This is the CWL News and Funded Project News Archive. It draws an informative picture on which stories relevant to the creative industries were happening during the AHRC-funded period of Creativeworks London between 2012 and 2016.

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Seeing music differently in The House that Rocks, 34 Montagu Square

A collaboration between woven textile artist Nadia-Anne Ricketts from BeatWoven, musician Beatie Wolfe and Saville Row tailor David Mason of Mr. Fish

It all began on the night of a book launch The Digital Handmade: Craftsmanship in the New Industrial Revolution, where both textile artist Nadia-Anne Ricketts and innovative musician Beatie Wolfe were introduced by the author Lucy Johnston with the words “You two MUST meet!”. It was the beginning of a magical collaboration where the five worlds of fashion, music, craft, history and technology would collide to show how music and craft can be worn and seen very differently in a compelling storytelling way.

beatwoven 23Dubbed ‘The Secret Abbey Road’, 34 Montagu Square is the former home of Hendrix, McCartney, Lennon and Ono; and the very birthplace of a ‘Wind Cries Mary’ and ‘Eleanor Rigby’. The basement flat now belongs to savile row tailor to the stars, David Mason, an already collaborative partner to Beatie Wolfe. Both were eager to launch David’s new acquisition; the re-launch of the flamboyant fashion label to the rock stars of the 60’s – Hendrix, Bowie and Jagger to name a few – Mr. Fish; with the release of Beatie’s new album consisted of music lyrics inspired by the very people that inhabited the space fifty years ago. However there was an element missing from their collaborative puzzle, and they weren’t sure what it was until Beatie met Nadia-Anne Ricketts, founder and visionary behind BeatWoven. It was the perfect collision of talents to create the first Mr. Fish garment, tailored from the fabric of BeatWoven, who’s woven patterns would be translated from Beatie’s produced song ‘Take Me Home’ performed and recorded live in the old home of these music legends, thus weaving not only the music but the literal atmosphere heritage of this space.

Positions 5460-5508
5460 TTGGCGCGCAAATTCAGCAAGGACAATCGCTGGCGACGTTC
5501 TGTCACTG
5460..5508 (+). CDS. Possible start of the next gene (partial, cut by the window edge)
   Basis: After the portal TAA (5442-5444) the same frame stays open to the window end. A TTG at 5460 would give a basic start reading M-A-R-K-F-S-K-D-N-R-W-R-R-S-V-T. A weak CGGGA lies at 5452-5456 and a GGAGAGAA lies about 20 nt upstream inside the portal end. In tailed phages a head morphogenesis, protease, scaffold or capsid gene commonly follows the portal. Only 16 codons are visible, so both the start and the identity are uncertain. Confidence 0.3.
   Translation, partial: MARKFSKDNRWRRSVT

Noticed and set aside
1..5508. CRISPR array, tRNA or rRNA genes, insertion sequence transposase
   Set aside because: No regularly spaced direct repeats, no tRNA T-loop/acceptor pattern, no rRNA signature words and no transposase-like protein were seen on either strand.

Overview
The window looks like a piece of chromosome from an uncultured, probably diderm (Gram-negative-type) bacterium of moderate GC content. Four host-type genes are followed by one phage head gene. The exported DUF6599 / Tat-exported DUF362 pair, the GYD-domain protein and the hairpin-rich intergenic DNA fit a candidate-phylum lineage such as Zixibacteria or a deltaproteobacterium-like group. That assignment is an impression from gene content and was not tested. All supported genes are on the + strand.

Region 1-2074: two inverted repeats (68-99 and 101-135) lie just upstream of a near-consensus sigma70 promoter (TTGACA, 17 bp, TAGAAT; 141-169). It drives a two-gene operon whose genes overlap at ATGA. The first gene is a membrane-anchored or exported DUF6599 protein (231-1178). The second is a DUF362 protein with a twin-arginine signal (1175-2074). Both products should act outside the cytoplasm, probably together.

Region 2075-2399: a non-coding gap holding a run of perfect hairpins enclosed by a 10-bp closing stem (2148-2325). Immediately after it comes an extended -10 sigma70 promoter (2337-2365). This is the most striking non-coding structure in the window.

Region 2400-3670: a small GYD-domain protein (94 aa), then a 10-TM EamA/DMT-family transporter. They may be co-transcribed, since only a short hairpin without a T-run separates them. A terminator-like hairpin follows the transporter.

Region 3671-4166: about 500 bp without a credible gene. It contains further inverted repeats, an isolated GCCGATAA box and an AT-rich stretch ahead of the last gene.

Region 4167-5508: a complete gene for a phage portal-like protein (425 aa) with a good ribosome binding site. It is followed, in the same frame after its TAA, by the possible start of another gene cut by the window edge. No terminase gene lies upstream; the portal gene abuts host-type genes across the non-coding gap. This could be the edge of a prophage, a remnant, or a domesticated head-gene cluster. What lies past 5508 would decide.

The live music, containing even the hand-claps of its audience, was translated by BeatWoven’s audio technology to reveal its unseen patterns, which fuse with digital weaving. Colours and yarns were chosen to fit its theme of a ‘Rock Star’ blazer, and the fabric was woven in one of the UK’s last remaining silk mills. A small addition to the story and a slight happy accident, were the latest NFC technology based business cards created by Beatie Wolfe in collaboration with, called an ‘Audio Deck’, which, when scanned by an NFC phone would take its viewer to a web platform that plays the very song that was woven into the jacket. By placing one of these into the blazers pocket, the jacket is able to reveal a hidden clue of where the textile pattern comes from, thus revealing another level of identity and communication through fashion.

The jacket was launched at Digital-Life-Design in Munich, Germany and is currently on tour, globally, with Beatie performing ‘Take Me Home’ from her newly released album Montagu Square, whilst wearing the musical jacket. The jacket will be exhibited in London later in the year.

To find out more of this collaborative journey, please go to and please follow @beatiewolfe and @BeatWoven on Twitter.

BeatWoven has been supported via the Creativeworks London Creative Voucher award and the follow on BOOST award.



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Queen Mary - University of London
Arts & Humanities Research Council
European Union
London Fusion

Creativeworks London is one of four Knowledge Exchange Hubs for the Creative Economy funded by the Arts and Humanities Research Council (AHRC) to develop strategic partnerships with creative businesses and cultural organisations, to strengthen and diversify their collaborative research activities and increase the number of arts and humanities researchers actively engaged in research-based knowledge exchange.